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The Case for Tavon Austin

In this Thursday's draft the Jets will have two of the first fifteen picks. With such an unpredictable draft and so many needs who the Jets pick is only guesswork, but if Tavon Austin, despite Wide Receiver not being a desperate need, is available at one of our picks we should not hesitate to pick him.

Austin is an electric, yet small, receiver in the mold of Percy Harvin and Randall Cobb who has the burst and ankle breaking agility to turn a bubble screen into a huge gain.

The chief complaint against Austin is his size. At 5'8" Austin would be the shortest player on the team, along with DB Ellis Lankster, and stands no taller than Actress Jennifer Lawrence, but could Austin survive the physicality of the Hunger Games? Despite Austin's small stature, he has no major injury history, and according to him, hasn't missed a game in eight years.

Many believe that with so many greater needs the Jets should pass on a receiver in the first round, but receiver is a much greater need than many people think. People place Receiver as a minor need because of the return of Holmes and the expected progression of Hill.

The problem, I see, with this thinking is that Holmes will be here for the next upcoming season but is expected to become a cap casualty during the next offseason, leaving our WR corps thin with just Kerley and Hill.

In addition, Holmes proved that he can't produce as the sole focus of opposing defenses; Although, Kerley has proven to be a great receiver he is not the deep threat Holmes needs across from him to succeed, and while Hill's speed is nothing to scoff at, his route running ability and hands don't have opposing defenders quaking in the their cleats. Austin might not be a big-bodied deep threat but he will draw some of the focus off of Holmes.

Also, I think it is irresponsible to pass on a player due to the expectation, ultimately hope, that a current player will make the large leaps in their development that Hill needs to make to be a good receiver. Hill shows lots of promise but doesn't have the current skill set to force us to be perfectly content at the position.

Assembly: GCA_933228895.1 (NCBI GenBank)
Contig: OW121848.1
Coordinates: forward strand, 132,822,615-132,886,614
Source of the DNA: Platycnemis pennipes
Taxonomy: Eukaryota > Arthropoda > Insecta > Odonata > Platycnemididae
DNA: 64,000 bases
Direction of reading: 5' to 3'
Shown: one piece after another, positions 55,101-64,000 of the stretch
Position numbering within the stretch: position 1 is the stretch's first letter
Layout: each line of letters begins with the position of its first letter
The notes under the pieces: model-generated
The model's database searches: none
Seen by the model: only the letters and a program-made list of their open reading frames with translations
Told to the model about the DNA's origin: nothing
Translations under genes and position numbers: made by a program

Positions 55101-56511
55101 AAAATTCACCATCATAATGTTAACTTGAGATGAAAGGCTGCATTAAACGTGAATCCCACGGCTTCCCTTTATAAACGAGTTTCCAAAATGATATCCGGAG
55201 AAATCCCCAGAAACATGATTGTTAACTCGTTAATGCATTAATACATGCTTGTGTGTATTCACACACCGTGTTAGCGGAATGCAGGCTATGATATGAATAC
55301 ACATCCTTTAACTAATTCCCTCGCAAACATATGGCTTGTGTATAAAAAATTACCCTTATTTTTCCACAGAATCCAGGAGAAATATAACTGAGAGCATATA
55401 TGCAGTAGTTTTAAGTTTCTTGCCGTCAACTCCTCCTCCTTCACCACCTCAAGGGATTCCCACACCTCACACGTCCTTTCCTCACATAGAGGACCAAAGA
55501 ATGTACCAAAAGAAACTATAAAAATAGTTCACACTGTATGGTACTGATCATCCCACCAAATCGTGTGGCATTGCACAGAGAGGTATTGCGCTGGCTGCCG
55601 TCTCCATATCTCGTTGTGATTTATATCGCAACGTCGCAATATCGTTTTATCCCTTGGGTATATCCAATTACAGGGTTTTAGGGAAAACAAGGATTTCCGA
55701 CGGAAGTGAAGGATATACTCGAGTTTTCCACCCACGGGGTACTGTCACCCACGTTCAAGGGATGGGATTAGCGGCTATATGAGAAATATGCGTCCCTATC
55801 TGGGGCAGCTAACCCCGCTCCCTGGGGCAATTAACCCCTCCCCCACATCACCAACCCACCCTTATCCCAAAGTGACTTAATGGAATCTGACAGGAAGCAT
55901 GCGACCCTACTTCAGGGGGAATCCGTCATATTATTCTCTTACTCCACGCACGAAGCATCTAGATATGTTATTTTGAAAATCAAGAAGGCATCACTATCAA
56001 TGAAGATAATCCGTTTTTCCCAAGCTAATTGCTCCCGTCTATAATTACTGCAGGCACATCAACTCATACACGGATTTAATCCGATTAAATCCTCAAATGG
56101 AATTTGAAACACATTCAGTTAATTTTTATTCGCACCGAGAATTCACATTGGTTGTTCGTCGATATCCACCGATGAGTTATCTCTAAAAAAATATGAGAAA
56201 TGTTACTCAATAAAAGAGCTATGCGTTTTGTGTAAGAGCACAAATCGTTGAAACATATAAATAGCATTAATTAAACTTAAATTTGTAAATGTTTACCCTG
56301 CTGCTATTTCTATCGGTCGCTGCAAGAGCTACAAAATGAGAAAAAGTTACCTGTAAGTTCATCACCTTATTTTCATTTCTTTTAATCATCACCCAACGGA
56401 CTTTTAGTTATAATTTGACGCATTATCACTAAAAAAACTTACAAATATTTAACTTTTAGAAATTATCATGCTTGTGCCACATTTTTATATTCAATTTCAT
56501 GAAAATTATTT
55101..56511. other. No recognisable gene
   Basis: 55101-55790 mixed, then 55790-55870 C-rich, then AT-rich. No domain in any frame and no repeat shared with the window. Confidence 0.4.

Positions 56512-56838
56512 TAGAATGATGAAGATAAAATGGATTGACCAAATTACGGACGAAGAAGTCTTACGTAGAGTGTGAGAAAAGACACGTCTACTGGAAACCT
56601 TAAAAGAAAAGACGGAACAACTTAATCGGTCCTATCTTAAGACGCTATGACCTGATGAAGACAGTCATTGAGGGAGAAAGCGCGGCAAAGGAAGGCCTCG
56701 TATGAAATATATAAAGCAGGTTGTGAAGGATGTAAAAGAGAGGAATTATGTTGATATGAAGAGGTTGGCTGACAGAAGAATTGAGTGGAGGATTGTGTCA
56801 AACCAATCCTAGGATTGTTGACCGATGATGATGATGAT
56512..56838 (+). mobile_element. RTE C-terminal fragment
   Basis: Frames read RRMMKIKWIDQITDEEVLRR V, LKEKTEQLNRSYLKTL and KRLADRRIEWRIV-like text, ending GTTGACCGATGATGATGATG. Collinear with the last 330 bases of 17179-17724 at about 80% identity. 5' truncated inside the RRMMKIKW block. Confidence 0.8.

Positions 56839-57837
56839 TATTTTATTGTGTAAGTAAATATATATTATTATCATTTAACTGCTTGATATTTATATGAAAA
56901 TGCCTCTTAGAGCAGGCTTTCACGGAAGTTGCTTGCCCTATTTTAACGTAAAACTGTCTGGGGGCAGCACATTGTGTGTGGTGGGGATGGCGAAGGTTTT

When I see Austin, I see Darrelle Revis.

I'm not saying Austin will turn out to be arguably the greatest to ever play his position; I'm saying that what Revis was to the defense, Austin could be to the offense.

Besides his skill, what made Revis so special was the ability for Rex to design an entire defense around him. Revis would handle the coverage of one receiver so well that double teams were unnecessary, opening up a free player to do as Rex pleased (By the way I hate having to write this in the past-tense) and either double a second receiver or blitz the QB. Rex was able to get away with exotic blitzes because of the way Revis allowed creativity on the defense. Austin could allow new offensive coordinator Marty Mornhinweg, who has shown the propensity to design offenses around his personnel, to create his own equivalent to Rex's blitzes.

Adding Austin would give the Jets four competent receivers, which along with a lack of a starting caliber TE, could tempt Marty to use more Four-Wide sets and use a spread system which has grown popular among NFL teams. Spreading out the defense would help more than just Austin. If the Jets grab Chris Ivory to go along with Mike Goodson a spread might be the smarter route.

Typically to counter a spread, a team uses either a nickel or dime package, replacing the big linebackers with smaller defensive backs. The smaller defenders would bode well for Ivory's physical running style, and the spread out defense would play towards Goodson's quick and speedy style.

Austin also has the versatility, like Revis had, to be shuffled around the field. While Revis could follow a receiver around the field, into the slot and to the outside, Austin can be used both outside and in the slot while also taking snaps at running back, in fact, this past season Austin ran for 344 yards on 21 carries against Oklahoma.

Adding Austin would also help roster flexibility. Austin's jack-of-all-trades ability includes returning kicks, making Joe McKnight expendable. While I'm a huge McKnight fan, it seems, according to a twitter rant by Steve Bateman (@SteveBee99) earlier in the year, that McKnight's lack of playing time is less representative of his skill and more so on his inability to learn an entire NFL playbook. If true, McKnight will never be more than a kick return specialist and his roster spot could be more valuably filled. Instead of trading McKnight to the defense the Jets could just sign an actual DB.

If they draft Austin the Jets lives would be made significantly easier.

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